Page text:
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March 3, 2021

Myanmar violence

Editorial

 
March 3, 2021

The scenes that unfolded this past Sunday in various parts of Myanmar have been seen before in a country prone to violence and military coups. Protesters against the latest military coup which deposed leader Aung San Suu Kyi were attacked by police using teargas, batons and other weapons as they rampaged through the streets with the violence used by police leading to the death of 18 people. Meanwhile, additional charges were filed against Suu Kyi, who appeared in court through video link on Monday and asked for consultations with her legal team. To the credit of the protesters, they were not scared away by the use of force directed against them by the military and its various agents. Protests are still continuing in towns across Myanmar.

The latest military coup in Myanmar comes as a part of its long history of violence and the overthrow of civilian governments. While Aung San Suu Kyi had once been a hero in the eyes of the world, she was removed from this pedestal after the killing of the Rohingya Muslims. The protesters who are now spearheading the campaign in her favour have apologised for these killings, with students leading some protests, saying they were not aware of the degree of violence that took place. For now, this argument is somewhat academic. For Myanmar, the question is how things would proceed in the coming days and how long the protesters will be able to keep up their efforts against the military government. The Myanmar military is known for its willingness to use violence against civilian protesters and force without restraint when it needs to do so to serve its own purposes. We are seeing this happening once again.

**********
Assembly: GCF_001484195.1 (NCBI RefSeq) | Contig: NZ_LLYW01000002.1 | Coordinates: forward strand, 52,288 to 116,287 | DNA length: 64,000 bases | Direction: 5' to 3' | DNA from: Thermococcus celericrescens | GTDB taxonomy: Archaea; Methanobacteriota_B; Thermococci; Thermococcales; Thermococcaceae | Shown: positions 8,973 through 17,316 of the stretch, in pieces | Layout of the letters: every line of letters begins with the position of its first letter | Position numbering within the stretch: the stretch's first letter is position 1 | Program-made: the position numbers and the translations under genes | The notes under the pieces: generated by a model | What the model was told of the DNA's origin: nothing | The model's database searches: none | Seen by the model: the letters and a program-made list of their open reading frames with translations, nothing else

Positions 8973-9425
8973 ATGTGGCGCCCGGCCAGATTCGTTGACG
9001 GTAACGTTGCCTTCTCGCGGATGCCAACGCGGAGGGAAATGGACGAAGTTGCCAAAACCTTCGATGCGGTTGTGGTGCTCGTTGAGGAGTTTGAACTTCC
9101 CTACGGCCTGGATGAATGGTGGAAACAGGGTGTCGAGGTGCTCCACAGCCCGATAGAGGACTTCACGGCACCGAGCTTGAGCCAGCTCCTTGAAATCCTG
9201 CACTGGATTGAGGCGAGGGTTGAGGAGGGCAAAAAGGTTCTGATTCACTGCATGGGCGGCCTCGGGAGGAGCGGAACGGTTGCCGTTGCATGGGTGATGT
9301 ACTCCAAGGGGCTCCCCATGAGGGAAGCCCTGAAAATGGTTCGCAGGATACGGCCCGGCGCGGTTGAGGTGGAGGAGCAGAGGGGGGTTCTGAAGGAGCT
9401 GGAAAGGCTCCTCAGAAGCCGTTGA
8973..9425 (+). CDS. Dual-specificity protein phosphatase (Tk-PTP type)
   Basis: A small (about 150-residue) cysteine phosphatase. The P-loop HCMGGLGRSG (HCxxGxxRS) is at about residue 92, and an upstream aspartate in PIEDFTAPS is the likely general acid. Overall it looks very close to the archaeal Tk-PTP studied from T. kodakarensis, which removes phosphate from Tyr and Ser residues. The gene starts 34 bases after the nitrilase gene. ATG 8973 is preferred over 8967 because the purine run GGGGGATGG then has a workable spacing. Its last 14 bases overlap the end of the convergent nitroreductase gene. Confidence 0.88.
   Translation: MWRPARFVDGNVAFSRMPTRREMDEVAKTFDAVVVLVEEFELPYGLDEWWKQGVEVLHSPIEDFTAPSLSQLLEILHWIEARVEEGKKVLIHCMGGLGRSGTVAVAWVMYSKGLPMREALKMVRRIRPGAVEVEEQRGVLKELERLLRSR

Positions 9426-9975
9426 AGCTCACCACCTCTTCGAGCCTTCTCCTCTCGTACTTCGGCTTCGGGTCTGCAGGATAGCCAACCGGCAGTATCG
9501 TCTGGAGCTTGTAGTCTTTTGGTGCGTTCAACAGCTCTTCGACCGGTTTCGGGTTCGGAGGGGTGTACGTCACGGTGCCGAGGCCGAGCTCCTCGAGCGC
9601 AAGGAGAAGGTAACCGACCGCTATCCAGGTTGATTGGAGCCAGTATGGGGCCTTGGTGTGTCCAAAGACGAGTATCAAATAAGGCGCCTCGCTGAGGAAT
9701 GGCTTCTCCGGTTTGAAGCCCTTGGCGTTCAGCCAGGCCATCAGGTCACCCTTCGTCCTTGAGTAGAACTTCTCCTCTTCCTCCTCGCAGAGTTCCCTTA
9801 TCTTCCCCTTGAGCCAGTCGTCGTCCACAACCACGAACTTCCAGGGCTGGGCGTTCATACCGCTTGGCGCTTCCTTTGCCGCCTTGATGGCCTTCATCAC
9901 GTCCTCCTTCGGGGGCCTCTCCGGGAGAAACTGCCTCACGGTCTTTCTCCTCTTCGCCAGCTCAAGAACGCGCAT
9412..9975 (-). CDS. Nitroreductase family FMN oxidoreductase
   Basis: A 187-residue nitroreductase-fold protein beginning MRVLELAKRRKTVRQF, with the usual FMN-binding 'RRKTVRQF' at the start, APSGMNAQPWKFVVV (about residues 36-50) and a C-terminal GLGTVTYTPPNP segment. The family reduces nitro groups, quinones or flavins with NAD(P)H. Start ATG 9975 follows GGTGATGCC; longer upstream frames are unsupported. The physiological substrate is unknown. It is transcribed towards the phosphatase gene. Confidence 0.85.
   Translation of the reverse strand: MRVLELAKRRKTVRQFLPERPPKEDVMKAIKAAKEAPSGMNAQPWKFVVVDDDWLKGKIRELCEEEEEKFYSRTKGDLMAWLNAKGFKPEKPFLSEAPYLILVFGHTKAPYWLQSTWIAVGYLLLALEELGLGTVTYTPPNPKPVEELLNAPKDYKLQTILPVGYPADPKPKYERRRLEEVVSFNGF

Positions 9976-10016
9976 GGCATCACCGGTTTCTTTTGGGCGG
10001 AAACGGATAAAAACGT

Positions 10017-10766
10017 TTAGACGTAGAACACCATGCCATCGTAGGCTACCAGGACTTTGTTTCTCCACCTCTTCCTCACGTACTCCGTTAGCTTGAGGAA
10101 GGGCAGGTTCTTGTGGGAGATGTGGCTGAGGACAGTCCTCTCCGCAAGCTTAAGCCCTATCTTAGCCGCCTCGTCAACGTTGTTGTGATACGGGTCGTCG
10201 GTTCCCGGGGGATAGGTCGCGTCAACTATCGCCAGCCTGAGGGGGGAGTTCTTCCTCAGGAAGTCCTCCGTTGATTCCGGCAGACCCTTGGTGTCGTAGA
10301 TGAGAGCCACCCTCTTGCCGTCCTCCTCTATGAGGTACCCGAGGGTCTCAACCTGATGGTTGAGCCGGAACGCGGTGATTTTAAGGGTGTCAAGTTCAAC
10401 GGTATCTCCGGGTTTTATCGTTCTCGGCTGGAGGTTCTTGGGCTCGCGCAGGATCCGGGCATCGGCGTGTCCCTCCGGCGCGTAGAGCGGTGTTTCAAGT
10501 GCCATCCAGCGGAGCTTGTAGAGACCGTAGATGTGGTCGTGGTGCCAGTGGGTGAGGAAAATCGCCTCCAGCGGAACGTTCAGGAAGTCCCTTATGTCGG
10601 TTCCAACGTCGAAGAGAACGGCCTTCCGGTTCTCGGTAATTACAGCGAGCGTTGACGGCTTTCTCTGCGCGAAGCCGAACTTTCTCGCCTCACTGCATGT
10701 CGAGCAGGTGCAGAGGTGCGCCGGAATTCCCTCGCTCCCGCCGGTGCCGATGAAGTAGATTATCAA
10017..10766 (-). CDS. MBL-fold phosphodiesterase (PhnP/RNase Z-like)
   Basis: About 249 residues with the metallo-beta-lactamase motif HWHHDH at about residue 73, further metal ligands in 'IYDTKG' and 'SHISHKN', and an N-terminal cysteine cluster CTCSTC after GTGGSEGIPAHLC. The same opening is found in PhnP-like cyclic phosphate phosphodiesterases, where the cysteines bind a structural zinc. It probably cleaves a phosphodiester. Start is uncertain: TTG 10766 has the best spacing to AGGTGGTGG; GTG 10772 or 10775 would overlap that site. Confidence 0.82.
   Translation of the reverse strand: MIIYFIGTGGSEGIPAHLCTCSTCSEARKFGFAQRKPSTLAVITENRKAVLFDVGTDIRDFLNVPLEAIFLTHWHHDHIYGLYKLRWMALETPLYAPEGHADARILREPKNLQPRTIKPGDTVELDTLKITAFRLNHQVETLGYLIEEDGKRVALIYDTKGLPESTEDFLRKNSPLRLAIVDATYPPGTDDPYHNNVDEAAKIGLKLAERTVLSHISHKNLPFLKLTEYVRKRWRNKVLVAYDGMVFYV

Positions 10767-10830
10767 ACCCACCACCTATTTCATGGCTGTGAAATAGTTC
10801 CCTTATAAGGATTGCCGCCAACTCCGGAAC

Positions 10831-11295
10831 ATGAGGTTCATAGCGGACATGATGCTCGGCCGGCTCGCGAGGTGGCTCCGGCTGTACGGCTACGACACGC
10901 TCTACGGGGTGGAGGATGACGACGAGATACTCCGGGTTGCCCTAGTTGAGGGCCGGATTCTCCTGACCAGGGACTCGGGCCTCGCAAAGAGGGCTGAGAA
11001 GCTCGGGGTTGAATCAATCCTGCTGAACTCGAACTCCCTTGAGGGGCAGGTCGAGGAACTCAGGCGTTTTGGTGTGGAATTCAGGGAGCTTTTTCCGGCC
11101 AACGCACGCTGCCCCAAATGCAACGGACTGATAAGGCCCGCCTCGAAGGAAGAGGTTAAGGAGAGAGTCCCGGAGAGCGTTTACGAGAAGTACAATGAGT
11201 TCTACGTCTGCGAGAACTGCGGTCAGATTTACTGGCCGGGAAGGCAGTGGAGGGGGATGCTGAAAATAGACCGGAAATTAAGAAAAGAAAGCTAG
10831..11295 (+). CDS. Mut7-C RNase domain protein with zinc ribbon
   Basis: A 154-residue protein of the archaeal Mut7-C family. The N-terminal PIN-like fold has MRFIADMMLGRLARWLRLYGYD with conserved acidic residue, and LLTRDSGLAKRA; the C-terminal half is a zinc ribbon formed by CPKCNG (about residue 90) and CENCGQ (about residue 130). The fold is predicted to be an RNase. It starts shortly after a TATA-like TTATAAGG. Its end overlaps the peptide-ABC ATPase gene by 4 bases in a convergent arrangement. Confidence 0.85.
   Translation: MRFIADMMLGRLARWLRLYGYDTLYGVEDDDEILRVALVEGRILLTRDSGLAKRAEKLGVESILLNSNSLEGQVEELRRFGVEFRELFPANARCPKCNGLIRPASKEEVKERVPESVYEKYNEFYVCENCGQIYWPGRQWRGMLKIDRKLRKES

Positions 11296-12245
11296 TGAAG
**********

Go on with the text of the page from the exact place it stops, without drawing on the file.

Myanmar badly needs a return to peace and an end to the unrest that has obviously caused huge unrest across the country and shattered peace within it. For some years, Myanmar had known what normal governance resembled, despite some glaring limitations. Now we see a return to full-scale violence and indiscriminate killing of civilians. We do not know how many will die before the situation ends and there can be some restoration of peace in the country, which at the present time has once again been thrown under the feet of its brutal military leaders.